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Cubans hit by sticker shock

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Until recently, visitors to Cuba have experienced a time warp back to the 1950’s where those lucky enough to own cars were still driving pre-revolutionary vehicles such as Chevy Bel Airs and even obsolete Studebakers built before 1959, when Fidel Castro and his followers came to power, although a few privileged individuals were given permission to buy new vehicles such as the Russian made Lada.

That, however, began to change when Raoul Castro’s government finally lifted the ban requiring special permits to trade and buy cars there this past October, opening up, not only a new market, but a new way of life for many of its citizens.

Still, as many Cubans have begun flocking to dealerships now open in Havana; their dreams of driving their own cars have been severely curtailed by inflated prices imposed by the Communist government, that has traditionally used high mark-ups on goods as services.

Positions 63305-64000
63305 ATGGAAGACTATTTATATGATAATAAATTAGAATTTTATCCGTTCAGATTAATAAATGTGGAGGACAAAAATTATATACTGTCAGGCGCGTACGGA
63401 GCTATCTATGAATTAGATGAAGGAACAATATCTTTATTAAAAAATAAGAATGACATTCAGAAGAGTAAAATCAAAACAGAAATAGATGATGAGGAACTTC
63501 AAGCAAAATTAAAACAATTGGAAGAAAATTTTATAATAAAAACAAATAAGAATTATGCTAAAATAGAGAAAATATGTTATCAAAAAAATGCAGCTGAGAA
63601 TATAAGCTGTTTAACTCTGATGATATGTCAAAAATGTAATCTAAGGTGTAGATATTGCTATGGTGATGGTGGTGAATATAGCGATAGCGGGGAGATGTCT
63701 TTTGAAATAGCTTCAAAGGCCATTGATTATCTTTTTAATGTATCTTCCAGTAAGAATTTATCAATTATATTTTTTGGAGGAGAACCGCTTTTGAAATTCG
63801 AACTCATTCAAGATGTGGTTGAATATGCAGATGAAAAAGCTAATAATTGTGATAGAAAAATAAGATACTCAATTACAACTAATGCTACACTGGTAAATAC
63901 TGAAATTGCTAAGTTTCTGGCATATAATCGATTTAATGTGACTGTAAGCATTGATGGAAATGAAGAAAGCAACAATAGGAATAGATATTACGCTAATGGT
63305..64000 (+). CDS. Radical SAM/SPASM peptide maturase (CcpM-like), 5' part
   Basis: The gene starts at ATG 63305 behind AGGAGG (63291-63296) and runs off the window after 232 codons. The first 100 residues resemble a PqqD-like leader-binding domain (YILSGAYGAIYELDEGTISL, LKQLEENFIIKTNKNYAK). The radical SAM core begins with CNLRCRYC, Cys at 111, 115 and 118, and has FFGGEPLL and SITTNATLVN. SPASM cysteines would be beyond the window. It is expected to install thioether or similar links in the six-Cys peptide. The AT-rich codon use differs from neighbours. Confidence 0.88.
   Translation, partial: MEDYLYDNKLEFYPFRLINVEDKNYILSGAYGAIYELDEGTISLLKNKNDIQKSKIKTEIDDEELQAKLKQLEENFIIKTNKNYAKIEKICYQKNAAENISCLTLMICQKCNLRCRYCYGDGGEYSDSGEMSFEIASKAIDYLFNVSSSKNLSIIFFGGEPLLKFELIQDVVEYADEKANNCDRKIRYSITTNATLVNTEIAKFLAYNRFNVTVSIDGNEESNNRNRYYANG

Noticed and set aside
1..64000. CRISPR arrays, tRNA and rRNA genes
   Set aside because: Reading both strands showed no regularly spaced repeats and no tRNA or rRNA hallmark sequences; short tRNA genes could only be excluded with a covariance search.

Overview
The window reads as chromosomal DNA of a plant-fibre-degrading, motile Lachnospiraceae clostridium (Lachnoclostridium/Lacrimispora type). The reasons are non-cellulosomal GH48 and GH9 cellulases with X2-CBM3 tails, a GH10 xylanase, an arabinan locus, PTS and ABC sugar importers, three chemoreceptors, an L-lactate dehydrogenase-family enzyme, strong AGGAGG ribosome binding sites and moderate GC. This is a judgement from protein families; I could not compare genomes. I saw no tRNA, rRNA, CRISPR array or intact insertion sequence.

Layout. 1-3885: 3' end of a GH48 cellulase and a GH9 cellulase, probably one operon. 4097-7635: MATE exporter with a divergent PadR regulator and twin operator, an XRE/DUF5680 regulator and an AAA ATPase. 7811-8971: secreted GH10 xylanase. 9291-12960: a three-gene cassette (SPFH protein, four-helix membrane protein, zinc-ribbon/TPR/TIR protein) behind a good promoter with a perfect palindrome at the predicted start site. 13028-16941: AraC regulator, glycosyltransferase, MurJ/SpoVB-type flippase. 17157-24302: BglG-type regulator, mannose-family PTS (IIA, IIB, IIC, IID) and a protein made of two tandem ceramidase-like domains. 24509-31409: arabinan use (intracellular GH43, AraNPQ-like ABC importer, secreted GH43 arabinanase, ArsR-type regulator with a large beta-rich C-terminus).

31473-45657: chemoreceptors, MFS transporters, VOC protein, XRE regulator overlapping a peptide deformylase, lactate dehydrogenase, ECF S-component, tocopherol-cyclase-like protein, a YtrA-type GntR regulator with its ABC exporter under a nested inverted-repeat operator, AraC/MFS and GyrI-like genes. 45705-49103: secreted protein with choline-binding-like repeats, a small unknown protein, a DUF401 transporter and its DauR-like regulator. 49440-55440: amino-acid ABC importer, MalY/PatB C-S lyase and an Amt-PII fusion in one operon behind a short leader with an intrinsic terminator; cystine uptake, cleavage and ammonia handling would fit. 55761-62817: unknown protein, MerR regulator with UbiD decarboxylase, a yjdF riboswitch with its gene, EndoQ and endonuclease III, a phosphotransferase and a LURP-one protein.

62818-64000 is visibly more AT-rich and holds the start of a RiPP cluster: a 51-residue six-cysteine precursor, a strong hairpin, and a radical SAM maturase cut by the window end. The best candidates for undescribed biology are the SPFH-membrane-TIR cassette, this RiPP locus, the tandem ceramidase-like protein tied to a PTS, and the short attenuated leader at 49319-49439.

According to a report by the Associated Press, while most Americans are able to buy a new Kia Rio hatchback for about $13,600 here, the purchase price for the same car in Cuba is closer t $42,000, while a “high-end” car such as the Peugeot 508 family sedan can run nearly $262,000 (compared to $53,000 in the United Kingdom).
The new law also requires both sellers and purchasers to cough up an additional 4% sales tax, and buyers must attest to the fact that “they didn’t obtain their money illegally.”